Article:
He was so keen on the military and America — “overly patriotic” — that his former classmate thought of his interest as “a form of American nationalism.” “I just feel like he was definitely very misunderstood,” the classmate said. “He did his own thing.”
His peers hadn’t been surprised when Teixeira had decided to join the military, his former classmate said. He followed his stepfather into the Air National Guard’s 102nd Intelligence Wing and had been stationed on Cape Cod, an hour’s drive from home.
“He had an affinity for military service,” Runey said.
Teixeira, who had a top-secret security clearance, allegedly transcribed and posted hundreds of classified documents in his chatroom over the course of months, starting in the summer of 2022. They got little attention from the young men and teen boys in the group, which frustrated Teixeira, The Post has reported. In late February, Teixeira began posting photos of documents instead.
Then someone in the group reposted dozens of them, many marked “top secret,” on a different Discord server. They continued spreading, and the leaker stopped posting in the original chatroom. When the documents hit the mainstream two weeks ago, he shut the server down.
The Washington Post contacted more than four dozen of Teixeira’s former classmates, teachers, fellow airmen and others who may have known him. Most did not respond. Some who knew him on Discord have told The Post that he wanted to educate and inform his friends.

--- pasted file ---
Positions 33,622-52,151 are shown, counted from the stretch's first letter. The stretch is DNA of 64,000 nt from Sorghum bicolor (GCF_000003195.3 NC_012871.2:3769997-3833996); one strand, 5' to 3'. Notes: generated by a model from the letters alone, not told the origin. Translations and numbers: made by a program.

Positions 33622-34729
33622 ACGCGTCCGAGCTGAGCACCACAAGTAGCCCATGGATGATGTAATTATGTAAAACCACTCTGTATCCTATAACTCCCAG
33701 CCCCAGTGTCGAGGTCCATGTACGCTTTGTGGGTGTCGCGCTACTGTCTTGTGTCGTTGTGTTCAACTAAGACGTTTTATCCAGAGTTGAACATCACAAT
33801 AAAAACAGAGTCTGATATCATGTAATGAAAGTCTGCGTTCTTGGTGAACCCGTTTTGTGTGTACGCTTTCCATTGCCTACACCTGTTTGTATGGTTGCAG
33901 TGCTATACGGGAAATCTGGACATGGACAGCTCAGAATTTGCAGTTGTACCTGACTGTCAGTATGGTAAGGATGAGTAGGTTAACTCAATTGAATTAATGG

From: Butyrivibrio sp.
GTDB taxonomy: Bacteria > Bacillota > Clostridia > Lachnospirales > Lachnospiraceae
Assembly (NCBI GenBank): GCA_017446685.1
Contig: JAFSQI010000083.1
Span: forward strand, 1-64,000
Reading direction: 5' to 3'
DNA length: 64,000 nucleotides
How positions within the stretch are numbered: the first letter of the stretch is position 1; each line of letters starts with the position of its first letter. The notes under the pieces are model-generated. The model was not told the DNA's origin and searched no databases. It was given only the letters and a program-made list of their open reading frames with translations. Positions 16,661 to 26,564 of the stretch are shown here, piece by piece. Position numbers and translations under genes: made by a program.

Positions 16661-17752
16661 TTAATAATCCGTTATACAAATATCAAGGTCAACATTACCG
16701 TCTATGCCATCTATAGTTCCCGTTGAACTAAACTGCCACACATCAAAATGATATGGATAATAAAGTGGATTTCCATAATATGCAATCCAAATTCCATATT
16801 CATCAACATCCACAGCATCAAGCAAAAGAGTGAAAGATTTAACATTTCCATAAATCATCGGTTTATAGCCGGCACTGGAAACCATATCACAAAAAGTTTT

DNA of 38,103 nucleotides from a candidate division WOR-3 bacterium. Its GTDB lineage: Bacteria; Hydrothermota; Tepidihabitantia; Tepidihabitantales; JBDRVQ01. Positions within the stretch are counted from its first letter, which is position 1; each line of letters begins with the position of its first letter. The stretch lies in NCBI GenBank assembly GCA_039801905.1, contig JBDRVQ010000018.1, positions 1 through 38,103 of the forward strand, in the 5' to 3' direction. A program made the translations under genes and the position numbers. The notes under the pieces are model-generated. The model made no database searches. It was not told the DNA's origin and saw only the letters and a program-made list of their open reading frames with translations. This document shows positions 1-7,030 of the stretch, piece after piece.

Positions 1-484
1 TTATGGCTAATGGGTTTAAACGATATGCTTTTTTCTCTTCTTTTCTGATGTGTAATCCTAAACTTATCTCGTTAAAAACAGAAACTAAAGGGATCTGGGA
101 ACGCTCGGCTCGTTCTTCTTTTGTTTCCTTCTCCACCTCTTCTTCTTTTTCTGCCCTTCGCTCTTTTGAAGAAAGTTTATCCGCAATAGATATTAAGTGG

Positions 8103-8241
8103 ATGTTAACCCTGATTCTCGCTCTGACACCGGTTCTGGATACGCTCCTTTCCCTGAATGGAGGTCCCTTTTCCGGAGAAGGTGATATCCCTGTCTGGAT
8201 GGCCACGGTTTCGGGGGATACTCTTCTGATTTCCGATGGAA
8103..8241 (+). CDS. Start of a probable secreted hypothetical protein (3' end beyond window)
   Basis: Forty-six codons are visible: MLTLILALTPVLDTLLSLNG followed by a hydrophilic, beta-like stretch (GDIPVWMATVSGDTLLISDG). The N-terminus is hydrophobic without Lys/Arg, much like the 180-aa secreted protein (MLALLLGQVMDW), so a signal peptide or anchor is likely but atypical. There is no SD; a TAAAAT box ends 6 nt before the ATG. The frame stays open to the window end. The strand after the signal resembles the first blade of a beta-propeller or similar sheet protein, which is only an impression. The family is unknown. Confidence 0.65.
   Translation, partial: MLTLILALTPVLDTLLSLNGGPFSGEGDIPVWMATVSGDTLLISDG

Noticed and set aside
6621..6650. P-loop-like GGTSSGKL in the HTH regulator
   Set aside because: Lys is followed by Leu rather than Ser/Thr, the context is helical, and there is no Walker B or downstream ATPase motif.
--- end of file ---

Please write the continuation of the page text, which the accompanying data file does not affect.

Teixeira’s family did not respond to requests from The Post last week. His public defender did not respond to a request Monday. Teixeira, who has not entered a plea, is set to appear in court again Wednesday.
At his mother’s property on Maple Street, the house is set far back from the road, screened by the woods that fill the long gaps between houses. Some neighbors said they didn’t know Teixeira or his mother, Dawn Dufault, describing the sprawling neighborhood as very quiet.
The black-and-red no-trespassing signs at the home stood in contrast to the cheerful hanging sign for Dufault’s business, Bayberry Farm and Flower Co. An empty cart parked next to the driveway quaintly advertised “fresh cut flowers,” with an old-fashioned mailbox attached for payments.
Multicolored ribbons curled off a hook on the sign, as if they had recently tethered balloons. Some carnations, still pink, lay on the ground next to a dumpster.
Dick Treacy, who lives down the road, said Dufault, a florist, came to his house earlier this month to pick up pressure-treated wood he’d flagged in the local Buy Nothing group, he said. She was planning to build new raised garden beds.
Treacy helped her load up the wood. In return, she brought him a bouquet for his wife.
“She’s a sweet lady. She says, ‘Don’t tell your wife I gave ’em to you. Tell her you bought ’em,” Treacy said. “She was a sweetheart.”
Though he was familiar with Dufault, he didn’t know she had a son. He saw her just a few hours before federal agents arrived, he said Friday.
“I saw her go by in the morning, and I waved at her, and she waved,” he said. “I had no idea something was already starting.”
Treacy added that he was sad for Teixiera’s family.
“I don’t think it was treason,” he said. “But it wasn’t a smart thing to do.”
Cate Brown, Monika Mathur, Erin Patrick O’Connor, Jon Gerberg, Emily Wax-Thibodeaux, Emmanuel Felton, Mariana Alfaro, Evan Hill, Azi Paybarah and Dan Lamothe contributed to this report.